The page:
JOINT BASE SAN ANTONIO, Texas —
Uh-oh! You’re driving down the road on one of the Joint Base San Antonio installations and you suddenly hear sirens in the distance. What do you do now?
Here is some information and rules to follow:
Emergency response vehicles approaching from the rear
1. Slow down and check the flow of traffic around you.
2. If you’re the lead vehicle, put your hazard lights on so cars behind you know there’s an emergency ahead.
3. Utilize your turn signal and pull over as far to the right as you can, so the emergency vehicle can pass you. It is important to drive as safely as possible so you don’t cause an accident or disrupt traffic further.
4. Come to a complete stop.
5. Pull back onto the road only after the emergency vehicle is a safe distance ahead of you.
6. Stay at least 500 feet behind any emergency vehicle with its lights on.
Emergency response vehicles approaching from the front
While the appropriate response to an emergency vehicle approaching from behind is fairly uniform across the country, what to do if the vehicle is coming from the opposite direction varies from state to state.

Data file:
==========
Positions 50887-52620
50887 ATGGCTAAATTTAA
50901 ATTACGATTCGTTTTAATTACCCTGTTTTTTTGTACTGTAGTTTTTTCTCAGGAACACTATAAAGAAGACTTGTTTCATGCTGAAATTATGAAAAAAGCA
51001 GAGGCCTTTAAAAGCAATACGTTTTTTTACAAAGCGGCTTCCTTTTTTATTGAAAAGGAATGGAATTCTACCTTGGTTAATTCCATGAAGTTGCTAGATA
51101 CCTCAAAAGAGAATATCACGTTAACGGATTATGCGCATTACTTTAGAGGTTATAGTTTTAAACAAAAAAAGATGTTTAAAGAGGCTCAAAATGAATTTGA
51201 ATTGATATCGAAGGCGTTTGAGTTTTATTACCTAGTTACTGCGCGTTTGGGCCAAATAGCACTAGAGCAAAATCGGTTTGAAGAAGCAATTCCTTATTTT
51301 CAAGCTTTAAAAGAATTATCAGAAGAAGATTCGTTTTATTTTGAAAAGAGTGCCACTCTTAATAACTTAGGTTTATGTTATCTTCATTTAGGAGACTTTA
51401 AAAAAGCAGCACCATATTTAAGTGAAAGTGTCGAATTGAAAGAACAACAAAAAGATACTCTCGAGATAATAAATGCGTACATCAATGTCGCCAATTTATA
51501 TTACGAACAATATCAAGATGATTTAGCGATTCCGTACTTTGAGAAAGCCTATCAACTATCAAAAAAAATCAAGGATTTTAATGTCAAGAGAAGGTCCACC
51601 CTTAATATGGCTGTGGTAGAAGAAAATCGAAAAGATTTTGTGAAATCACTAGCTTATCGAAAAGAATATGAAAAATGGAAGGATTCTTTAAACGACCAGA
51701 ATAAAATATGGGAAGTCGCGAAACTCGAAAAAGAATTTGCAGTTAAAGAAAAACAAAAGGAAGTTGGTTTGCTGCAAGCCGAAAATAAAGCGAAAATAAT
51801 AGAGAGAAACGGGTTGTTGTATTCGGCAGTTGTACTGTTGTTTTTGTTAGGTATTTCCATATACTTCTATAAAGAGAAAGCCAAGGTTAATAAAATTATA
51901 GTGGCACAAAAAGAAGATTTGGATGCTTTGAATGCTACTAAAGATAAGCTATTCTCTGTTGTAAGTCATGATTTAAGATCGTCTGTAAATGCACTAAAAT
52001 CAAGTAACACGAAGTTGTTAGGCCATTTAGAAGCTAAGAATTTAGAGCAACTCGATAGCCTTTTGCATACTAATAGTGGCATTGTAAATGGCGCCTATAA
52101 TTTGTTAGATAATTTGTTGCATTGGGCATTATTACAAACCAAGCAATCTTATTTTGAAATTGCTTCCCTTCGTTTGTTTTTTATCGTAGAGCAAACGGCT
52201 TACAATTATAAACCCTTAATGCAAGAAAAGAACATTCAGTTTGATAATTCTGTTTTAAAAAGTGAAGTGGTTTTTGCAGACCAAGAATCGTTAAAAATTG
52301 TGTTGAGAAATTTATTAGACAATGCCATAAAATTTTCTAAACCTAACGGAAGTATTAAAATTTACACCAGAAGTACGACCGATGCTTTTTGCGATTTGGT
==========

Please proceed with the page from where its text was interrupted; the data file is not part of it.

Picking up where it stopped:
Texas law requires drivers to pull over to the right until the vehicle passes, no matter which direction it’s coming from.
Texas also has a move-over law. This law was created in an attempt to lower the number of law enforcement officers injured or killed during traffic stops. This requires drivers to move into the opposite lane when passing a stopped emergency vehicle.
If unable to move into the next lane, drivers must slow to a speed as much as 20 mph less than the speed limit. Failure to slow down or move over may result in a driver receiving a citation.
Emergency response vehicles stopped on the road
If you are driving and come upon a stopped ambulance, fire truck or police car with its lights flashing:
1. Vacate the lane closest to the emergency vehicle.
2. Slow to a speed not more than 20 mph less than the speed limit when the posted speed limit is 25 mph or more.
3. Slow to a speed not more than 5mph when the posted speed limit is less than 25 mph.
Also, it is important to remember that emergency vehicles will request the right away via lights and sirens when clearing intersections while responding to emergency situations.
A good rule of thumb is to simply drive as safe as possible. By giving emergency vehicles the right of way and/or enough space to get where they need to go, you’ll ensure your safety and will assist JBSA first responders to do their jobs – protecting our families.